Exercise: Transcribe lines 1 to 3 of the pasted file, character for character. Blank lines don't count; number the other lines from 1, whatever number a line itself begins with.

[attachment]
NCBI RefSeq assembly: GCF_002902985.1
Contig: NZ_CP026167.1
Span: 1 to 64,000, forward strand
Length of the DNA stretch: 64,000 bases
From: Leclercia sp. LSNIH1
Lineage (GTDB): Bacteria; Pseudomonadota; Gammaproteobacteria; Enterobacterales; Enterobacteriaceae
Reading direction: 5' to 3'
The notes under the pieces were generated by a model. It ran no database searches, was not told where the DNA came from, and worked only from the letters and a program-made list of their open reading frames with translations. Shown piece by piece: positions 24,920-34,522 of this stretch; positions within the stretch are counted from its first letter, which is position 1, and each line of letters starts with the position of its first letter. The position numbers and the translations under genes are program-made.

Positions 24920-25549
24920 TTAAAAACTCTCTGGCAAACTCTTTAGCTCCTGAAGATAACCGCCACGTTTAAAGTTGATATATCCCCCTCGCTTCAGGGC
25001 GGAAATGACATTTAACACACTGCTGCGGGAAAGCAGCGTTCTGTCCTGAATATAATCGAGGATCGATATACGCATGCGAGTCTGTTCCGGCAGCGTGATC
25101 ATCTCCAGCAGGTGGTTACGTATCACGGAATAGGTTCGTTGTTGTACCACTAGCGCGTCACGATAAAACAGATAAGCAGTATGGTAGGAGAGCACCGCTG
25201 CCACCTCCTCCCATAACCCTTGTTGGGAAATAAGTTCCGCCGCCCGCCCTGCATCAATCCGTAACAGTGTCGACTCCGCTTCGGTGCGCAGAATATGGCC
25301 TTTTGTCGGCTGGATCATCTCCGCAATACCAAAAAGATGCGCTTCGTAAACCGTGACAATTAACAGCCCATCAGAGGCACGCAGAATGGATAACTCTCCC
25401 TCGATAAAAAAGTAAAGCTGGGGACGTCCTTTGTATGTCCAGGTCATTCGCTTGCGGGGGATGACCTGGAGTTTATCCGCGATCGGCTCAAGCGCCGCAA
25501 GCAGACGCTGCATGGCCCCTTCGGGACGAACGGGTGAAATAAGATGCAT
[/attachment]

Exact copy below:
NCBI RefSeq assembly: GCF_002902985.1
Contig: NZ_CP026167.1
Span: 1 to 64,000, forward strand